Giselle Anatol named director of KU’s Hall Center for the Humanities

LAWRENCE — Giselle Anatol, professor of English, has been named director of the Hall Center for the Humanities at the University of Kansas, effective March 3. She has led the center in an interim capacity since former director Richard Godbeer retired in fall 2022. 

The Hall Center is a focus of intellectual life for scholars in the humanities, arts and humanistic social sciences at KU and for members of the surrounding community. It is one of 11 designated research centers that fall under the KU Office of Research.

“I am thrilled to have been selected for this leadership role at the university. During my time as interim director, I sought to promote the Hall Center as a flourishing, welcoming and inclusive space for the celebration and advancement of humanistic research and productivity,” Anatol said. “I very much look forward to continuing this work in collaboration with the many students, faculty, staff and community members who are invested in all that the humanities have to offer.” 

Under Anatol’s interim leadership, the Hall Center revived the Haunting Humanities festival, a public outreach event that encourages humanities scholars to practice articulating their research in fun and accessible ways for a wider audience. She resumed the Undergraduate Fellows Program, fostering greater undergraduate participation in the Hall Center’s scholarly activities and extending the reach of the thought-provoking conversations that occur during the center’s various programs.

Anatol also facilitated a small-scale version of the original Wheat State Whirlwind Tour, taking two dozen faculty and staff on a two-day visit to the Kansas communities of Lucas, Wilson and Nicodemus to explore different parts of the state, learn about each other’s lives and work, and engage with residents in rural communities.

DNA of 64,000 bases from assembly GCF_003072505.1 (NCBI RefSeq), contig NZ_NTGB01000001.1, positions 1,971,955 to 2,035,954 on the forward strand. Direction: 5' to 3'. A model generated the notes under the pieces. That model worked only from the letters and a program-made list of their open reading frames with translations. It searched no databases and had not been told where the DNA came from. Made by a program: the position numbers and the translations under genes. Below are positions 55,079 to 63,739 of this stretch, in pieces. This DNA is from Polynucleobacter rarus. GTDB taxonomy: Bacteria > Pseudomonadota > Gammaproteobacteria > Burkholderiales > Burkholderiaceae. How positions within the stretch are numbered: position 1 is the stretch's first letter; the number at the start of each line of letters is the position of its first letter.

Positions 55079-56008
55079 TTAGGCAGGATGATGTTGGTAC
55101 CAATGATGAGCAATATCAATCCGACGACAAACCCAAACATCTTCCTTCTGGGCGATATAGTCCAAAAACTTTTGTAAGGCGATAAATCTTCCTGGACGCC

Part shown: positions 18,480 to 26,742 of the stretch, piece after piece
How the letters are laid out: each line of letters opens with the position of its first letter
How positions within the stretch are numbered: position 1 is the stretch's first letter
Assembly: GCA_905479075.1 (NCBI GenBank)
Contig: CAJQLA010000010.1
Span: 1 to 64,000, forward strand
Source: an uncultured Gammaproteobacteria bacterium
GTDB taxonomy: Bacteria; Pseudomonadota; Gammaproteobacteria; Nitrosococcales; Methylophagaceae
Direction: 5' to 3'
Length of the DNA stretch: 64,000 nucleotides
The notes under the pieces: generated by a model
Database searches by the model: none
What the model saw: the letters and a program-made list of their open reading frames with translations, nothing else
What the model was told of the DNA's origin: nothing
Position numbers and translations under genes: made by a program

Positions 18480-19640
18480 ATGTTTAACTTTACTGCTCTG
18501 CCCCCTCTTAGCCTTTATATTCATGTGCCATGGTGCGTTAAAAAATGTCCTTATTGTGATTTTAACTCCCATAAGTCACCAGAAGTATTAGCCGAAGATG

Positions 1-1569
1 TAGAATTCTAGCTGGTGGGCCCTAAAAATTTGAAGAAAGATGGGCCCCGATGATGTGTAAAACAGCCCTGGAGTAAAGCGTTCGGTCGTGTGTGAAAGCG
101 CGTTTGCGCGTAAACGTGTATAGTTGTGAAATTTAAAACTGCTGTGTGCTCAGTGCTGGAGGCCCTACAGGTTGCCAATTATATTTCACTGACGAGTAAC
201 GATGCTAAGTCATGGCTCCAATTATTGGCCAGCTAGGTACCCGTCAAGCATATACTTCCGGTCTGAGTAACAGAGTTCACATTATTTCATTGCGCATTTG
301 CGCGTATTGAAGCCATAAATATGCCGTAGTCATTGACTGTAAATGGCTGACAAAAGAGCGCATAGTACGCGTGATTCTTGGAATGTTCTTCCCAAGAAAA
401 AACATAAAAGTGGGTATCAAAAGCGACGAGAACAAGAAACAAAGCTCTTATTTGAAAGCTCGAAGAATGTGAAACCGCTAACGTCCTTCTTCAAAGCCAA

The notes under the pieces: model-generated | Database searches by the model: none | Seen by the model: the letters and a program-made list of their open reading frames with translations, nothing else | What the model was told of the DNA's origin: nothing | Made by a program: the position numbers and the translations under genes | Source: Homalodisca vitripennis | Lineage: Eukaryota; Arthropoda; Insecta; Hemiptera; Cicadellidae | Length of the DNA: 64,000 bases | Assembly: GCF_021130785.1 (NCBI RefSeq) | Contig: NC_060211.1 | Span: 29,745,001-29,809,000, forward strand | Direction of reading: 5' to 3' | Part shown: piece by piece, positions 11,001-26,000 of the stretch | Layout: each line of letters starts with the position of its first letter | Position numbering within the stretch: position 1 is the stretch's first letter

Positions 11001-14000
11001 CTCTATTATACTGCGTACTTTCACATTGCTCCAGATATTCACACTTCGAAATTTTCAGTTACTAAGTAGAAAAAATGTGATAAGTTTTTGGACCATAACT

“I am grateful for Dr. Anatol’s leadership and vision for the Hall Center for the Humanities, which provides a unique and interdisciplinary home for scholars and students to engage in creative endeavors and public discourse,” said Belinda Sturm, interim vice chancellor for research. “KU has long-standing strength in humanities research, and Dr. Anatol is committed to expanding the impact of this research center.”

Anatol joined KU in 1998. Her research interests include Caribbean literature and folklore, U.S. African American literature, speculative fiction by authors of the African diaspora, and representations of race, ethnicity and gender in writing for youth. She has written “The Things That Fly in the Night: Female Vampires in Literature of the Circum-Caribbean and African Diaspora,” a book published in 2015 by Rutgers University Press, and a number of book chapters and peer-reviewed journal articles. She has also fostered scholarly collaboration by editing three collections of essays on children’s and young adult literature. Her most recent publication, “Small-Girl Toni and the Quest for Gold,” is a children’s book inspired by acclaimed African American author Toni Morrison.

Anatol has been recognized repeatedly for teaching and research excellence at KU, receiving the Louise Byrd Graduate Educator Award, the Frances L. Stiefel Teaching Professorship in English, the Ned Fleming Award for Excellence in Teaching, a Conger-Gabel Teaching Professorship and the English graduate student organization’s Mabel S. Fry Teaching Award in 2011 and in 2022. She was named one of KU’s Women of Distinction in 2013 and was selected for the New York Public Library’s Schomburg Center for Research in Black Culture Scholar-in-Residence fellowship program in 2012.

Thu, 02/29/2024


Mindie Paget

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Mindie Paget

Office of Research